Truck driver shortage threatens Christmas deliveries
26 November 2014
Families should do their Christmas shopping now because a shortage of lorry drivers has raised fears that there could be empty shelves in the shops, the Transport Secretary said this week.
In an interview, Patrick McLoughlin said he ‘hopes and thinks’ there will be no problems in the next six weeks, before adding: ‘But I’d advise everybody to get their shopping done.’
Lorry drivers have warning of an oncoming 'crisis', with the threat of Christmas 'being put on hold' ahead of the busiest festive period in terms of spending since the banking crisis.
Deliveries of presents bought online from firms such as Amazon could also be affected, hauliers warn, whilst Christmas meals could be affected because perishable vegetables could be delayed.
The EU's new training rules mean the logistics industry is 60,000 drivers short, according to the UK Commission for Employment and Skills. The Freight Transport Association (FTA) claims 20,000 drivers have either taken early retirement or moved to different jobs since Driver CPC became mandatory in September.
Julian Thompson, managing direction at logistics recruitment company 24-7 Staffing, said: 'It's a crisis. Christmas could be put on hold'. Agencies that provide extra drivers during the pre-Christmas peak say they have no more to spare. Meanwhile, Andrew Starkey of IMRG which represents online retailers said there were signs that less-experienced drivers were being used to meet the shortfall.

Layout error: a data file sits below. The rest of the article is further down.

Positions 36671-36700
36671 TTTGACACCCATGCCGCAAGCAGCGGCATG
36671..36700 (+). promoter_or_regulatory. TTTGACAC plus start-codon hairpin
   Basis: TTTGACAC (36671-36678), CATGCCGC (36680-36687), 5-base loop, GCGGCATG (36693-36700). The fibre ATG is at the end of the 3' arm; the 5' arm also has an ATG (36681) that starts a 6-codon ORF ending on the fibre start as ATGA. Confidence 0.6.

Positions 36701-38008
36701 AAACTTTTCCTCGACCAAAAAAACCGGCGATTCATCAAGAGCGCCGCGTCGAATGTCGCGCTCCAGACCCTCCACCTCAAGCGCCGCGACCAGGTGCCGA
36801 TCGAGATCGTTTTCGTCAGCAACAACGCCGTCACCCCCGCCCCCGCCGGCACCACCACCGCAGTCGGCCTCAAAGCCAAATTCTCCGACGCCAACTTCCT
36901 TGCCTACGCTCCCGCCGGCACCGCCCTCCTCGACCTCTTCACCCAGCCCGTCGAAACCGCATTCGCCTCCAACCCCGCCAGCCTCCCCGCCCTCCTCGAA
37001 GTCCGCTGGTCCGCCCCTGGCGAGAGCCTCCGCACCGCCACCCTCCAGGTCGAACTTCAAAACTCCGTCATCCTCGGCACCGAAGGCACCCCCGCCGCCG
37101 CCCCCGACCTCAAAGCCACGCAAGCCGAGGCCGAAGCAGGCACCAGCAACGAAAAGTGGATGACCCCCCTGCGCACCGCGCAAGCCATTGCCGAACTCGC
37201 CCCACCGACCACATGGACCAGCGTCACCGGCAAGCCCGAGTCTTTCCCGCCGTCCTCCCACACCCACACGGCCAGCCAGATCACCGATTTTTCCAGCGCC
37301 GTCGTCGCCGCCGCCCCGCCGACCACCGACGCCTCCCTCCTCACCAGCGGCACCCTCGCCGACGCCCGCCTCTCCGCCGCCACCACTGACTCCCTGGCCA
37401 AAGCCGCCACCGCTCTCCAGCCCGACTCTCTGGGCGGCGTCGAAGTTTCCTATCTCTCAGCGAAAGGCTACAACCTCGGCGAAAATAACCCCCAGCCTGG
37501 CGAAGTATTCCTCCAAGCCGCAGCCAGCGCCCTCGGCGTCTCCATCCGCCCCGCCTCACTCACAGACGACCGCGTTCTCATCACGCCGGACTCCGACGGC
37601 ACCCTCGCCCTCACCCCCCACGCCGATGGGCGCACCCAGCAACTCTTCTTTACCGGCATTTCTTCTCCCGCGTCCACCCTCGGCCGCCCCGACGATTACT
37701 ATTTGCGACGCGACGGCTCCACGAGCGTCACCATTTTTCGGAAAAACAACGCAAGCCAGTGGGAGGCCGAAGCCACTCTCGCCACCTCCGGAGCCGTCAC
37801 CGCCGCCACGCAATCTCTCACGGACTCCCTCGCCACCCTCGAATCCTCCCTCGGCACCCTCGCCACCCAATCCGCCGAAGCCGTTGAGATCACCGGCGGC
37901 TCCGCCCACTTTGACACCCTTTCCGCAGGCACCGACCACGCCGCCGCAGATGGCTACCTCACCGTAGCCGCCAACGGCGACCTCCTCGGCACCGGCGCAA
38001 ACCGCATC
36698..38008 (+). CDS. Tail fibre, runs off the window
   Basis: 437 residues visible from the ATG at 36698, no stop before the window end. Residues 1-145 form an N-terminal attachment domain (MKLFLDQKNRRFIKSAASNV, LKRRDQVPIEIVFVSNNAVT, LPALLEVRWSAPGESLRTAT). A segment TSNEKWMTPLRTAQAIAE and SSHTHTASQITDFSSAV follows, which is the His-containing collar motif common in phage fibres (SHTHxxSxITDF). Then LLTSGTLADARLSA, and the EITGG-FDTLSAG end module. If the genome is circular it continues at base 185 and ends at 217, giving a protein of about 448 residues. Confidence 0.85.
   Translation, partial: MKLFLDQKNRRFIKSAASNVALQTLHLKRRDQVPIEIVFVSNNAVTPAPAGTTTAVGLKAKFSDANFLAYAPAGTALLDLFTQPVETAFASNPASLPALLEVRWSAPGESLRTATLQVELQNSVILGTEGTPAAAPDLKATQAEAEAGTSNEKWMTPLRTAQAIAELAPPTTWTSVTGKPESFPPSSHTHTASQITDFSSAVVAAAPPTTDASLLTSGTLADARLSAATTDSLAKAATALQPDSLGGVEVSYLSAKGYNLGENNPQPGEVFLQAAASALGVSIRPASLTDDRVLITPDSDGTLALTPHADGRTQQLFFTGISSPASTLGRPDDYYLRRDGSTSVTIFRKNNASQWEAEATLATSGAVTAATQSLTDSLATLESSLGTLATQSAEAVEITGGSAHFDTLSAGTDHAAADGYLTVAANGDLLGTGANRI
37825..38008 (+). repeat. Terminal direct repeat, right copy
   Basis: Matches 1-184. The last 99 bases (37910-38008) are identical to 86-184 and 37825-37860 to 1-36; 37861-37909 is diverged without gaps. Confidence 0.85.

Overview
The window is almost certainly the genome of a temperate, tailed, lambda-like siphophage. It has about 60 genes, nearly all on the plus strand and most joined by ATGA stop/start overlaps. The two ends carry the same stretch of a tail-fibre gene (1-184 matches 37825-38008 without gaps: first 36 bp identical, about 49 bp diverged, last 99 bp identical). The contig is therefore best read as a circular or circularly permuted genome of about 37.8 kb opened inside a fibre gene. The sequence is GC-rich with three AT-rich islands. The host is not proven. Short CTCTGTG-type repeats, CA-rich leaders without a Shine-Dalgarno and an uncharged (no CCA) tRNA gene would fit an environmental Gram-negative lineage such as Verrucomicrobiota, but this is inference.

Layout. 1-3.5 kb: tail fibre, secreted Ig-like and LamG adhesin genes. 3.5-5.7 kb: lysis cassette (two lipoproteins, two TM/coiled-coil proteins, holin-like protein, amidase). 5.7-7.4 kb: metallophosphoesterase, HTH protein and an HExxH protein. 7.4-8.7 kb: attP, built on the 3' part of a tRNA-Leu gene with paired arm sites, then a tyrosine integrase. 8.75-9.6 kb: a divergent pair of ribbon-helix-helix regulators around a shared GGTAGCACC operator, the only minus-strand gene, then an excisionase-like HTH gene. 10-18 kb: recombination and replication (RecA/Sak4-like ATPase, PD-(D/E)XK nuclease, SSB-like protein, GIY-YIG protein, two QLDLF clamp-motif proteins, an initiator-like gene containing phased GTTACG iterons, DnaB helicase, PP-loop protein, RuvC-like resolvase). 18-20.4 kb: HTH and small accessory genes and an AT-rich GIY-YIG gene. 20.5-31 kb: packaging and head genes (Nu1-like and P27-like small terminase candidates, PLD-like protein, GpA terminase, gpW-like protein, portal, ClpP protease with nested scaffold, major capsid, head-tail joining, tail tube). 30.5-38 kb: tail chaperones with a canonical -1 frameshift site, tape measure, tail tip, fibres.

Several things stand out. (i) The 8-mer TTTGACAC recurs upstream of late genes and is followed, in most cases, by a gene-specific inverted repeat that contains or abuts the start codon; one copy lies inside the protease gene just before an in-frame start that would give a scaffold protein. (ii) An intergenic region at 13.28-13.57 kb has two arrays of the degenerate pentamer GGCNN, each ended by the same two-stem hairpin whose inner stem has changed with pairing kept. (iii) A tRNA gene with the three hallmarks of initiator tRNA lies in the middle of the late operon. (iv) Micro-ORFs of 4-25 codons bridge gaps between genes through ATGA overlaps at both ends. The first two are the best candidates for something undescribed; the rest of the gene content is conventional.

In an interview with the ConservativeHome website, Mr McLoughlin admitted there was a shortage of lorry drivers. But he defended the EU's new training requirements, saying: 'If you're driving a motor vehicle, with the investment you've got in that motor vehicle, it's no bad thing to know what you're doing.'
In a Commons debate last month, Tory MP Philip Hollobone warned: 'The country faces a national shortage of 40,000 qualified HGV drivers, which is acting as a brake on national economoic growth.'
Douglas McCormick from the UK Commission for Employment and Skills has said: 'Because logistics underpins the operaitons of so many other businesses we often do not think about it by itself but its overall contribution to the economy is huge. As over 60 per cent of goods in the UK are moved by road, driver shortages would cause serious knock-on effects to the rest of the economy.'